Australian High Court partly overturns indefinite detentions

In an as-yet unexplained partial about-face, Australia’s supreme court this week declared unconstitutional the indefinite detention, without trial, of some stateless refugees and other non-citizens.

Asylum seekers protesting at the Villawood detention centre in Sydney, 2011. [Photo by Adam.J.W.C. / CC BY-ND 2.5]

Without providing any reasons, Chief Justice Stephen Gaegler announced on Wednesday that “at least a majority” of the High Court bench had agreed that a Rohingya asylum seeker from Myanmar, identified in a dehumanising fashion only as NZYQ, had been unlawfully detained since May.

The ruling, strenuously opposed by the Albanese Labor government in the court hearing, could ultimately force the government to release up to 92 detainees, mostly asylum seekers. They have been incarcerated without any due process, essentially by executive decree, on an average of 708 days, many for more than five years.

This is a cruel and barbaric imprisonment regime, based on the denial of fundamental democratic and legal rights, that the highest judges in the land have permitted successive governments, both Labor and Liberal-National, to maintain for decades.

The entire saga is damning. It sheds further light on how far the political and judicial establishment has gone in blatantly violating even the most limited protections of legal rights contained in the country’s reactionary 1901 Constitution.

After infamously sanctioning the arbitrary detention of non-citizens—referred to as “aliens” in the Constitution—in previous cases in 1992 and 2004, the judges appear to have partly overturned it.

The ruling only applies to those detainees that the government cannot possibly deport because no other country will take them. As yet, it is not clear how many others of the current total of 340 indefinite detainees could be released. That still depends on government assertions about the likelihood of other countries accepting deportations in the foreseeable future.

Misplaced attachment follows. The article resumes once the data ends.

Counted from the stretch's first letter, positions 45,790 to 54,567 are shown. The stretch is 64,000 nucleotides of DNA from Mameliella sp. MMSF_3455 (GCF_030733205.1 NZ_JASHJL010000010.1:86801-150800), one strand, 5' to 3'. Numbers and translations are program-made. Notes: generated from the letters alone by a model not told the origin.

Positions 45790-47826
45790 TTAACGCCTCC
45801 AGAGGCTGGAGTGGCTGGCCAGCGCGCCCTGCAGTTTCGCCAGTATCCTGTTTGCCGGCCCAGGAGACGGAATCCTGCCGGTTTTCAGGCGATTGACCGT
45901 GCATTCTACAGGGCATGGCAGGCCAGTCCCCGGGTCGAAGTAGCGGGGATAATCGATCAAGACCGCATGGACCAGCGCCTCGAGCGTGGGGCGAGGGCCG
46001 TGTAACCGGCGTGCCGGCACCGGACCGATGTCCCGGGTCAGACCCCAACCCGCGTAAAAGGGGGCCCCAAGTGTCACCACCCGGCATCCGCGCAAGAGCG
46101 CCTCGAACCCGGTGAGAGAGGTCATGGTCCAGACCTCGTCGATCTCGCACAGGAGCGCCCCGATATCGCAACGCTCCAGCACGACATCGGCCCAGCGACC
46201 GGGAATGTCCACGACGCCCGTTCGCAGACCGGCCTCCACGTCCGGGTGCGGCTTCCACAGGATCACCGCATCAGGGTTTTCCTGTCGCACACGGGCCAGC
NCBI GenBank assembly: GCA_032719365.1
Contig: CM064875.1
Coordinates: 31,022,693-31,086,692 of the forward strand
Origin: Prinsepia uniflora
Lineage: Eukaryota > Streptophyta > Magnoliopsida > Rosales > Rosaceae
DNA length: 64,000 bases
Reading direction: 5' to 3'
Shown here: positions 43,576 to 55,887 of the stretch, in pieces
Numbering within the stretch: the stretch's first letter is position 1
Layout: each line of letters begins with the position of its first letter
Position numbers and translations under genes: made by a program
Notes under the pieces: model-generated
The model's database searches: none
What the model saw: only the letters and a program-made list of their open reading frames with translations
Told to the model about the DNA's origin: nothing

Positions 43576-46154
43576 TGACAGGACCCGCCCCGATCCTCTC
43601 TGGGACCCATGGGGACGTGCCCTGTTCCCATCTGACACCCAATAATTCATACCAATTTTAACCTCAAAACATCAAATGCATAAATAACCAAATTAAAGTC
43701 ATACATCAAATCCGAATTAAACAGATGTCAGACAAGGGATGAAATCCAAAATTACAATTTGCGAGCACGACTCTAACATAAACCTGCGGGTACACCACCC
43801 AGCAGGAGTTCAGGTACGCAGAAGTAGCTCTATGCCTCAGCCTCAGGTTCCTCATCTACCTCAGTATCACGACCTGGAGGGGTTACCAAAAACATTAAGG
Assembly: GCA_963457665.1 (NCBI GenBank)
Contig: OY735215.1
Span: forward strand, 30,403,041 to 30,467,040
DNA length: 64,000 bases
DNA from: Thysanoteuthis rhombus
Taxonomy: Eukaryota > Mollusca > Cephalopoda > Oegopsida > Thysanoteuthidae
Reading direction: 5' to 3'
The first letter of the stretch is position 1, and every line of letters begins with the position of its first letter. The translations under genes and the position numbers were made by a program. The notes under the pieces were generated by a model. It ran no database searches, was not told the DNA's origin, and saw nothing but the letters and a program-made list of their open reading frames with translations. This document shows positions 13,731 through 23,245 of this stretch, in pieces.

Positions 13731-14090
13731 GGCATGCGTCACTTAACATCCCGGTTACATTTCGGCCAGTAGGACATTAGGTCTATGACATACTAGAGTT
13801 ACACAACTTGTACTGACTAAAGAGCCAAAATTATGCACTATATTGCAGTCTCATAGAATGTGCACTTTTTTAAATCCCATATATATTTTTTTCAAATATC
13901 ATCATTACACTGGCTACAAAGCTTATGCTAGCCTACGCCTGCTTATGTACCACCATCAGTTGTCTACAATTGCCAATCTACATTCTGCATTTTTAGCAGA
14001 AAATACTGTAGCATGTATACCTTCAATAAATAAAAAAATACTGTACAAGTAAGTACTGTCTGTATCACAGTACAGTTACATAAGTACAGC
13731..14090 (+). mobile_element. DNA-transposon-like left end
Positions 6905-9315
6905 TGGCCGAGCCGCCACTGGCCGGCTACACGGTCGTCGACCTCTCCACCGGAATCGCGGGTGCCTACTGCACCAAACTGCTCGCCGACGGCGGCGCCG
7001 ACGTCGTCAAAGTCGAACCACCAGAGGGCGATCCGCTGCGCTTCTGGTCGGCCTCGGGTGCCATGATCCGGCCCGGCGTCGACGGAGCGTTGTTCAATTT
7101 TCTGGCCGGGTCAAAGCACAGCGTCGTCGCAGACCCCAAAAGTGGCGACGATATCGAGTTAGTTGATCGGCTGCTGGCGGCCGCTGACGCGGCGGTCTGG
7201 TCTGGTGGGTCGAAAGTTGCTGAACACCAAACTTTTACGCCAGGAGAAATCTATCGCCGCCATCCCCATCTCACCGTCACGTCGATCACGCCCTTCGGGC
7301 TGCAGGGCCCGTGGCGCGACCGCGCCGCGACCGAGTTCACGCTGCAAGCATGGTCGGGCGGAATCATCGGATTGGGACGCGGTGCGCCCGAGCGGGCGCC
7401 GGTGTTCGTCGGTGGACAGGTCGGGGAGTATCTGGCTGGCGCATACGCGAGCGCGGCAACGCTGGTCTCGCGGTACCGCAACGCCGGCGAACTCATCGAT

Following the ruling, the government released the Rohingya refugee, but on unspecified “strict” visa conditions. It announced the release of some others, while also emphasising, in the words of Acting Prime Minister Richard Marles, that they will be subjected to the “strictest” conditions.

What that means exactly is not yet known. The opposition Liberal-National Coalition is demanding that those released be subjected to continuing detention orders or some form of de facto house arrest, such as a control order or supervision order.

The government has said it will wait for the court’s publication of its reasons, which could take months, and seek legal advice before deciding to release others.

Politically, why the government is moving to release some detainees is most likely related to the obvious tarnishing impact of the indefinite detention regime on Australian imperialism’s ability to join US-led aggression against Russia and China on the pretext of protecting “human rights.”

A document tendered in the court by the government, represented by the solicitor-general, showed that the majority (78) of the 92 detainees being considered for release are officially owed refugee protection, even under Australia’s restrictive laws. Most are from US-devastated or war-torn countries such as Afghanistan, Iran, Iraq and Sudan.

At least six have been in detention for over a decade. Four are in their 11th year of detention, and one each in their 12th and 13th year. Another 10 are in their eighth year of detention, and two in their ninth year.

Human Rights for All director Alison Battisson said the government was wrong to claim it needed to wait for the reasons for the court’s decision. She said she had written individualised letters to the home affairs and immigration ministers for 20 of her clients explaining why each was now entitled to release. They were “people fleeing persecution in their countries of origin” who faced recognised harms, including death, sexual violence or inability to subsist if they were returned.